In the wake of the latest mass shooting in the United States — this time at a primary school in Nashville, Tennessee — protesters have taken to the state capital to demand gun control action from legislators.
The outrage on display during the demonstrations on Thursday has become part of a familiar pattern in the aftermath of US school shootings. Protests erupt, calling for greater gun control, but those efforts often face stiff opposition from Republicans concerned about curtailing firearm access.
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“Do your job!” protesters said as they marched to the Tennessee State Capitol, where they filed into the building’s rotunda ahead of a regular meeting of the state legislature.
Videos showed that they sang the protest anthem “Power to the People” as legislators passed through the crowd, later breaking into chants of “shame, shame”.
— Rep. Gloria Johnson (@VoteGloriaJ) March 30, 2023
Several protesters held signs that called for an assault weapons ban and the creation of so-called red flag laws, which allow authorities to temporarily remove guns from people deemed to be a threat to themselves or others.
The measures are among the changes that gun control advocates have demanded for years at both the state and federal levels, in order to address the high rate of gun violence and the regular occurrence of mass shootings in the US.
Meanwhile, on the floor of the state legislature, a confrontation between Democrats and Republicans prompted a rebuke from Tennessee House Speaker Cameron Sexton, who called for restraint “regardless of how high frustration, disappointment, anger, is”.
Protesters have filed up most of the second floor of Tennessee’s Capitol. The state House and Senate are planning to hold their regularly scheduled floor sessions this morning. pic.twitter.com/KYHlRFqQJF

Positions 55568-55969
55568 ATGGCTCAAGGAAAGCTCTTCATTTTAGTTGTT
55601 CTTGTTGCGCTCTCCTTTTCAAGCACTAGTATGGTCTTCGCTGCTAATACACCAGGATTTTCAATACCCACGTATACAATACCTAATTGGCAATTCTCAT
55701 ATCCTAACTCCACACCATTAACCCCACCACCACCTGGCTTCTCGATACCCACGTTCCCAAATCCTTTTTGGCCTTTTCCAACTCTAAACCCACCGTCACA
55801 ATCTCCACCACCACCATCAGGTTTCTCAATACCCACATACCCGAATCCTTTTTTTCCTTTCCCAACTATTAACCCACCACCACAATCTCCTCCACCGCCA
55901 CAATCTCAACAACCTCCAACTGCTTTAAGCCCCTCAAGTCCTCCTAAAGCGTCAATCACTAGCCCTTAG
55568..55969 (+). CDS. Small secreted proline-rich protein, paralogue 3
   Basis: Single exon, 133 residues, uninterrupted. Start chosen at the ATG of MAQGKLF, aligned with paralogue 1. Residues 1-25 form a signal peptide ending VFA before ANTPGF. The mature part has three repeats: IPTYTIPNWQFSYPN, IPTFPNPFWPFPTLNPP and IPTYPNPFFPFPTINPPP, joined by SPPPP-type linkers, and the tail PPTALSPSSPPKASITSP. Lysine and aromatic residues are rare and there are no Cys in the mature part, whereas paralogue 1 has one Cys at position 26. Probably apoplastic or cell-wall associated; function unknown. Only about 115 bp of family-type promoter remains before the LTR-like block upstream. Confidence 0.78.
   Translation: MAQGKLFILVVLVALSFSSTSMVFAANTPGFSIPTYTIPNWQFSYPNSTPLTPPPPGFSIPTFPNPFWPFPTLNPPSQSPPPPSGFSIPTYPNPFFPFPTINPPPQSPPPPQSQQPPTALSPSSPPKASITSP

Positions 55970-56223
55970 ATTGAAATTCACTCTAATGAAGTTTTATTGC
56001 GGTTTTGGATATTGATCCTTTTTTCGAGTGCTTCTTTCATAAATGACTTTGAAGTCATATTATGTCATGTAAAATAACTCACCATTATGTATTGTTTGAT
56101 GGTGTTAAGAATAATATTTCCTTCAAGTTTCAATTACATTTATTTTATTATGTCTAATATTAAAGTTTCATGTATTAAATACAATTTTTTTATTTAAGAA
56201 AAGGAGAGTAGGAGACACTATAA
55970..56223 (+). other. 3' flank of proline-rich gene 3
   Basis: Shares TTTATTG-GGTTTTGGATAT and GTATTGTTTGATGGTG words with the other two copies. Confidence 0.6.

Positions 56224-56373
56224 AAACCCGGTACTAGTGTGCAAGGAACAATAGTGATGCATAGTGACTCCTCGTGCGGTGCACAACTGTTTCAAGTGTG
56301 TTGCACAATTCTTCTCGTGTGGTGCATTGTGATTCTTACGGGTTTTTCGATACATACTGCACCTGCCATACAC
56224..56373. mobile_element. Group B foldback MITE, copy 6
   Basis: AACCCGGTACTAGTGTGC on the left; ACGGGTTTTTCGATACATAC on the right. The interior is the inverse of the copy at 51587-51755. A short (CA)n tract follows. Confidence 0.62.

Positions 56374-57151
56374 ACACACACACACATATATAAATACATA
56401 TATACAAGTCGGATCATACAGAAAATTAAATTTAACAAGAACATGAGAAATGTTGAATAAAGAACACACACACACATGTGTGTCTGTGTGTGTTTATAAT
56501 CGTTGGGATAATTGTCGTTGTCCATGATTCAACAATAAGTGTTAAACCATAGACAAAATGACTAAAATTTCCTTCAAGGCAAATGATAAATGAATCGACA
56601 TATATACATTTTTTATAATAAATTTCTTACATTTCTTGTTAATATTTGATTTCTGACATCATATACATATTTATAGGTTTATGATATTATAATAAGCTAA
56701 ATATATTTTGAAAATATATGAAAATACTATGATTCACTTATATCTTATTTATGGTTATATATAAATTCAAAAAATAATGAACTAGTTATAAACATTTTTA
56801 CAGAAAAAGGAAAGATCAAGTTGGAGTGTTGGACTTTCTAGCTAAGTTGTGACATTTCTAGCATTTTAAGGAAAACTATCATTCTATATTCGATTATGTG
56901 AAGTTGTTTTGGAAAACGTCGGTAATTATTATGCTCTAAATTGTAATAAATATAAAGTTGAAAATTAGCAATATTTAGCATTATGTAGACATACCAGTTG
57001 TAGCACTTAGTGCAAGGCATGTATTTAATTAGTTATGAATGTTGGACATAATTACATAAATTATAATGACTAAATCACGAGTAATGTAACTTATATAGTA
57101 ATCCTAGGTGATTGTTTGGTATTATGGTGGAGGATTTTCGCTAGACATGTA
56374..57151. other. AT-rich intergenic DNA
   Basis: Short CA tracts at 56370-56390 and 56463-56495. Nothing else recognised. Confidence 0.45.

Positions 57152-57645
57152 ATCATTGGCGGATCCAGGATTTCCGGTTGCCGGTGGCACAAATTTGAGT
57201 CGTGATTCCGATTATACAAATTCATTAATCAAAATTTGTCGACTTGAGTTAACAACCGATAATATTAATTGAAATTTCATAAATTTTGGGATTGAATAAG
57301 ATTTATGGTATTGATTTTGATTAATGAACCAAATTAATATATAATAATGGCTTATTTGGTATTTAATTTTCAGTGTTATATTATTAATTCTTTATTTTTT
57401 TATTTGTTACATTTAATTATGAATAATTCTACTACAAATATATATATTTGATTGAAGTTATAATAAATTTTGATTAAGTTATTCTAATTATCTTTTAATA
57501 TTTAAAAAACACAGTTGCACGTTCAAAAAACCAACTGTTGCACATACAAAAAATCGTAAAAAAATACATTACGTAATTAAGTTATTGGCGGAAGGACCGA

— Adam Friedman (@friedmanadam5) March 30, 2023
Thursday’s demonstrations formed shortly before authorities released chilling 911 calls from the Monday morning attack at The Covenant School, a private Presbyterian school in Nashville.
One caller told an emergency dispatcher she could hear gunshots as she hid in a closet in the school’s art room around 10:13am local time (15:15 GMT).
“I’m hearing more shots,” the caller said, with children’s voices heard in the background, “Please hurry.”
Police have identified the suspect as Audrey Hale, who they say entered the school with two “assault-style” weapons and a pistol, fatally shooting three children and three adults.
All three of the student victims — Evelyn Dieckhaus, Hallie Scruggs and William Kinney — were 9 years old. The head of the school, 60-year-old Katherine Koonce, was also killed, along with substitute teacher 61-year-old Cynthia Peak and the school’s custodian, 61-year-old Mike Hill.
‘Children are dying’
The attack was the 131st mass shooting in the US so far in 2023, according to the Gun Violence Archive, which defines mass shootings as any incidents where four or more victims were injured or killed by a firearm, not including the shooter.
Monday’s killings in Nashville prompted US President Joe Biden to renew calls to tighten federal gun controls, with the White House tweeting on Thursday: “It’s time for Congress to ban assault weapons and high-capacity magazines”.
But speaking in the wake of the shooting, Biden acknowledged: “I can’t do anything except plead with the Congress to act reasonably.”
Meanwhile, tempers have flared on Capitol Hill in Washington, DC, where US legislators have drawn familiar battle lines on the issue of gun reform.